Melvyn Bragg and guests discuss William Herschel (1738 – 1822) and his sister Caroline Herschel (1750 – 1848) who were born in Hanover and made their reputation in Britain. William was one of the most eminent astronomers in British history. Although he started life as a musician, as a young man he became interested in studying the night sky. With an extraordinary talent, he constructed telescopes that were able to see further and more clearly than any others at the time. He is most celebrated today for discovering the planet Uranus and detecting what came to be known as infrared radiation. Caroline also became a distinguished astronomer, discovering several comets and collaborating with her brother.

    With

    Monica Grady
    Professor of Planetary and Space Sciences at the Open University

    Carolin Crawford
    Institute of Astronomy, Cambridge and an Emeritus Fellow of Emmanuel College, University of Cambridge

    And

    Jim Bennett
    Keeper Emeritus at the Science Museum in London.

    Studio producer: John Goudie

    • 50 min
    Corals

    Corals

    Melvyn Bragg and guests discuss the simple animals which informed Charles Darwin's first book, The Structure and Distribution of Coral Reefs, published in 1842. From corals, Darwin concluded that the Earth changed very slowly and was not fashioned by God. Now coral reefs, which some liken to undersea rainforests, are threatened by human activity, including fishing, pollution and climate change.

    With

    Steve Jones
    Senior Research Fellow in Genetics at University College London

    Nicola Foster
    Lecturer in Marine Biology at the University of Plymouth

    And

    Gareth Williams
    Associate Professor in Marine Biology at Bangor University School of Ocean Sciences

    Producer Simon Tilllotson.

    • 51 min
    The Manhattan Project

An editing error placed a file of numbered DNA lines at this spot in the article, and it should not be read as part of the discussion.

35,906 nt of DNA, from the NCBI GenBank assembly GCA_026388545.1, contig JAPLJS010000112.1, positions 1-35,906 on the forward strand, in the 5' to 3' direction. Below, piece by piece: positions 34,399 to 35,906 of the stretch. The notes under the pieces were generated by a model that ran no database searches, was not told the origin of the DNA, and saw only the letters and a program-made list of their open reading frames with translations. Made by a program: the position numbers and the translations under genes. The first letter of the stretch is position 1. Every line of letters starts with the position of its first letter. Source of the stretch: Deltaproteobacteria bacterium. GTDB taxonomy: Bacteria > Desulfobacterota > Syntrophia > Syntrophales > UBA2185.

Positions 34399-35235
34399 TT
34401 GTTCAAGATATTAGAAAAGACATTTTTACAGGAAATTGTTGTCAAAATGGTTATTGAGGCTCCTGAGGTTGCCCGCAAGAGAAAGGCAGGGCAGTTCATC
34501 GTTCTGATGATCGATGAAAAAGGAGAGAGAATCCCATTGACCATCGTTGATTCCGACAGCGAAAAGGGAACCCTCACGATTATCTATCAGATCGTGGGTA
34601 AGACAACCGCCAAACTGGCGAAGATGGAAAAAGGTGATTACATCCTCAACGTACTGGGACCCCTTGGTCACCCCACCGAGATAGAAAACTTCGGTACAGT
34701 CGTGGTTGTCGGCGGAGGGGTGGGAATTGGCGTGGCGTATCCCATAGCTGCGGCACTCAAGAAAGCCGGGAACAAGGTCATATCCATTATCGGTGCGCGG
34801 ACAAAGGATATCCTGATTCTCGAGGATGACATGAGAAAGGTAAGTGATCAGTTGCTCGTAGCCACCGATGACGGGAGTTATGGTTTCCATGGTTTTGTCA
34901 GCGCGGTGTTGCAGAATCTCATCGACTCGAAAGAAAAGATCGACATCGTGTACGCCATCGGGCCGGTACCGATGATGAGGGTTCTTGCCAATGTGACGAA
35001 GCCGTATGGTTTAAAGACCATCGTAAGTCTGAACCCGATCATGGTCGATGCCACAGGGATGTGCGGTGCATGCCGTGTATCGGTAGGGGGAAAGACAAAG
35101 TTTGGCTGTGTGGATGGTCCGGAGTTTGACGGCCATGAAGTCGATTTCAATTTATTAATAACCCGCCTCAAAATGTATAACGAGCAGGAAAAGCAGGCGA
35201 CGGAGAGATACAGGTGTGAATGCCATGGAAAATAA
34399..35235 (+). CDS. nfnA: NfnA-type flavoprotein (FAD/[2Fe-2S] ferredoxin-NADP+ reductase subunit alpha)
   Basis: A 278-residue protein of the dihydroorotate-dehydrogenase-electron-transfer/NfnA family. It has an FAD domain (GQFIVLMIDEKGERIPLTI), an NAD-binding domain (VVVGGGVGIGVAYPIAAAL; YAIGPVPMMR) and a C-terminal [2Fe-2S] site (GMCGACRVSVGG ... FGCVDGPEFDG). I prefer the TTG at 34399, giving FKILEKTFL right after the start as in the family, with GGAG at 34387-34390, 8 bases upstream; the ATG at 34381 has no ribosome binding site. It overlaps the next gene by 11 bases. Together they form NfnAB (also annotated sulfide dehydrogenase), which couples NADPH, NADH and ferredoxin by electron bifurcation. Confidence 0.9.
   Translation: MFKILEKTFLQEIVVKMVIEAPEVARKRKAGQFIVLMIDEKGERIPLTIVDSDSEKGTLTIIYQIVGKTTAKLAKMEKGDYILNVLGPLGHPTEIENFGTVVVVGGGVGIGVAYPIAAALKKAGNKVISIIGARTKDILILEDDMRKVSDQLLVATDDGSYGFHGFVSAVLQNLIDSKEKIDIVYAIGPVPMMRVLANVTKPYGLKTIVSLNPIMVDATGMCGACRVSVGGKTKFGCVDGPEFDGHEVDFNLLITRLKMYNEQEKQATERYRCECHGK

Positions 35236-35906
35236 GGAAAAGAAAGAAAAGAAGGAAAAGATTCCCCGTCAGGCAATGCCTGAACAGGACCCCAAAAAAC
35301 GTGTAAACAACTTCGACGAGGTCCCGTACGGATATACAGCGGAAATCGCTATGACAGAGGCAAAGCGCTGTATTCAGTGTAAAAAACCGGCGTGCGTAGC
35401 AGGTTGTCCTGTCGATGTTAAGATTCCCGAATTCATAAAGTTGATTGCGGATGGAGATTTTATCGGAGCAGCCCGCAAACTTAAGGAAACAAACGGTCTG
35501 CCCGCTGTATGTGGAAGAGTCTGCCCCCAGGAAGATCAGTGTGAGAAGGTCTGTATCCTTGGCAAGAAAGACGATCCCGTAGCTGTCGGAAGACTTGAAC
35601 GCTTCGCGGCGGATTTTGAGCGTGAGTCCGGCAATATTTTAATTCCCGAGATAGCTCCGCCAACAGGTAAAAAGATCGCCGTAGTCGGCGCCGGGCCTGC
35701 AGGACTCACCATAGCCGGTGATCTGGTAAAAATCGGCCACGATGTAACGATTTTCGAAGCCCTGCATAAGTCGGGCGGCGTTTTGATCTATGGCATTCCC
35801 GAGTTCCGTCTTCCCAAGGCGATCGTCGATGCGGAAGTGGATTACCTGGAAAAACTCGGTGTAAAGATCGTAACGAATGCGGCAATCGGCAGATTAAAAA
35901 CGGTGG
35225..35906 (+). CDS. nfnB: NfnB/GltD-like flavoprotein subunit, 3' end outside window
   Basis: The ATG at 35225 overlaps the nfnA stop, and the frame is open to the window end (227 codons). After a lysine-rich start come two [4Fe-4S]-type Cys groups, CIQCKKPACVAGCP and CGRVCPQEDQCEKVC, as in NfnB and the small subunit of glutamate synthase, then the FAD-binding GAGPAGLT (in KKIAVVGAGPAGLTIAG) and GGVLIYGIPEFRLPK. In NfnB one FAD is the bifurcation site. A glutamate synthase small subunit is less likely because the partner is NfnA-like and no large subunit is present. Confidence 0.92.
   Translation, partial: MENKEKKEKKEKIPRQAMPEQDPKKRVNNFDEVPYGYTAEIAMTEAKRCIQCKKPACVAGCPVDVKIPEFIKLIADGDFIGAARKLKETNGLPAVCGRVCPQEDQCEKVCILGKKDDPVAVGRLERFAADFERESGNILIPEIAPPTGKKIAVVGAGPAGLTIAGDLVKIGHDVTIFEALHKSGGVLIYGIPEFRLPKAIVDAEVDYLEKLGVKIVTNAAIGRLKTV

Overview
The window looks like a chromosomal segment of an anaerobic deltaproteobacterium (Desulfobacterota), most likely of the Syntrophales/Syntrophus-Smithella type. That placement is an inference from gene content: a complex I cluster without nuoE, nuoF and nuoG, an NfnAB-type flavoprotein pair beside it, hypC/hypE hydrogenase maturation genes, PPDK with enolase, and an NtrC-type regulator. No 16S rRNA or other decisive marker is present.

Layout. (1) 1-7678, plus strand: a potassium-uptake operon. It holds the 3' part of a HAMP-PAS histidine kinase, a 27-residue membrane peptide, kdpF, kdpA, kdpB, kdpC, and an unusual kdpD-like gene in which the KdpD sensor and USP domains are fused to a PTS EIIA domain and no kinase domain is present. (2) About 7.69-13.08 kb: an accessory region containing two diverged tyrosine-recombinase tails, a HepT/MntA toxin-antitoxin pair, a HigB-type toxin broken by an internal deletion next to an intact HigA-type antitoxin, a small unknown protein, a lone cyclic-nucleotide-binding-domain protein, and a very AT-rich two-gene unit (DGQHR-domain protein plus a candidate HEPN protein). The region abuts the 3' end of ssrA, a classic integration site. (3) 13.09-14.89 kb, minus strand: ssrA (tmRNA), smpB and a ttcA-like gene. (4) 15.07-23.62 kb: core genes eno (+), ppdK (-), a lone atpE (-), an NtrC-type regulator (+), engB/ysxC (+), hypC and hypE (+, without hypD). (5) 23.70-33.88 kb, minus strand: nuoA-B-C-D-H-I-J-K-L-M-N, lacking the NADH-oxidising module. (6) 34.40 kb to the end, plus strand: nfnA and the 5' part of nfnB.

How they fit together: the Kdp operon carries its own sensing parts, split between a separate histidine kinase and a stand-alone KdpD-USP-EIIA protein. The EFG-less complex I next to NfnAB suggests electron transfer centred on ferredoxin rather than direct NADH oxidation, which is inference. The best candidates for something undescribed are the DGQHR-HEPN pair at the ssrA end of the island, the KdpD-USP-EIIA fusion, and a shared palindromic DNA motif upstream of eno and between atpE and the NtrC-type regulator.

The Manhattan Project

    Melvyn Bragg and guests discuss the race to build an atom bomb in the USA during World War Two. Before the war, scientists in Germany had discovered the potential of nuclear fission and scientists in Britain soon argued that this could be used to make an atom bomb, against which there could be no defence other than to own one. The fear among the Allies was that, with its head start, Germany might develop the bomb first and, unmatched, use it on its enemies. The USA took up the challenge in a huge engineering project led by General Groves and Robert Oppenheimer and, once the first bomb had been exploded at Los Alamos in July 1945, it appeared inevitable that the next ones would be used against Japan with devastating results.

    The image above is of Robert Oppenheimer and General Groves examining the remains of one the bases of the steel test tower, at the atomic bomb Trinity Test site, in September 1945.

    With

    Bruce Cameron Reed
    The Charles A. Dana Professor of Physics Emeritus at Alma College, Michigan

    Cynthia Kelly
    Founder and President of the Atomic Heritage Foundation

    And

    Frank Close
    Emeritus Professor of Theoretical Physics at the University of Oxford and a Fellow of Exeter College, Oxford

    Producer: Simon Tillotson

    • 48 min